Which Five Words Would You Choose to Best Describe Thailand?

Thailand is the Land of Smiles, and those three words have served the Kingdom very well in terms of enticing holidaymakers to the country. The Tourism Authority of Thailand (TAT)  has, for a long time, marketed the country under the slogan ‘Amazing Thailand‘. This year they added three more words to their trademark catchphrase to further embody Thailand’s reputation as a value for money holiday destination and a country rich in culture. Those two words have become five, and ‘Amazing Thailand Always Amazes You‘ has been TAT’s promotional logo throughout 2011.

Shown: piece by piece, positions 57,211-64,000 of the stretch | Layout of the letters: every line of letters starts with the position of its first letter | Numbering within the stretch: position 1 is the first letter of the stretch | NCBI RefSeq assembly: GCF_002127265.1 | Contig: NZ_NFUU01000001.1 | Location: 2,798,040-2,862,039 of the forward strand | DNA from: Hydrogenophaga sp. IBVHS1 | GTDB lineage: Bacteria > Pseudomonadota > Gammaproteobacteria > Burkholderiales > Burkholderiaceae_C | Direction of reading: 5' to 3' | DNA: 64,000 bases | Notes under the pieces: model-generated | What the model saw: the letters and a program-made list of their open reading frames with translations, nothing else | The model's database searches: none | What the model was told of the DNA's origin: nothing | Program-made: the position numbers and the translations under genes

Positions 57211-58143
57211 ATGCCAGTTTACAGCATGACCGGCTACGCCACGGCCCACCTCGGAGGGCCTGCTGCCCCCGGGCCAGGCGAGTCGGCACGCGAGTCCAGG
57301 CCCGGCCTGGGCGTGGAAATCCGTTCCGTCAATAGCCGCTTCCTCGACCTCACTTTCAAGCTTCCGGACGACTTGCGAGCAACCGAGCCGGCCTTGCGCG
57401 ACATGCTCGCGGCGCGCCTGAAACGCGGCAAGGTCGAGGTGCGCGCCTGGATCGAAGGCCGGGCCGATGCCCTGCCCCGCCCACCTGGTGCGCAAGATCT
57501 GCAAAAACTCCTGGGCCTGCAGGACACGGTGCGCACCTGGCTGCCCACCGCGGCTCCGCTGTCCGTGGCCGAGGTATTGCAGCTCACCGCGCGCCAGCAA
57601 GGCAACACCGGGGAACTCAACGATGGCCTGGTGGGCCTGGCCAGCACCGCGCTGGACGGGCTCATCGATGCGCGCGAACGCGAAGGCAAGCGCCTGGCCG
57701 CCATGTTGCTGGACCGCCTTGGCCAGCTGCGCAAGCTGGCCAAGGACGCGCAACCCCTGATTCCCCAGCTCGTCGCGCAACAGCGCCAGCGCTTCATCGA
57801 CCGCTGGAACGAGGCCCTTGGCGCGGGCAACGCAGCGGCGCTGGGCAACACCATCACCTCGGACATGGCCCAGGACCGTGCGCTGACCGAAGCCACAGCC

photo by worradmu

TAT’s new slogan got me thinking about which five individual words best describe the appeal of Thailand as a holiday destination to me.

I’m not necessarily talking about words which gloss and glamorize Amazing Thailand, but more about single words you might give in answer to a friend’s question about the allure Thailand has for you.

My five words which describe Thailand best to me

  1. Cheap – That’s a terrible word to start with, but for me, Thailand is attractive because it’s so cheap in comparison to my life here in England. Two dollars for a haircut, a bottle of strong beer for one UK pound and a plate of chicken and rice for only 20 Thai baht is proof of the value for money Thailand holds.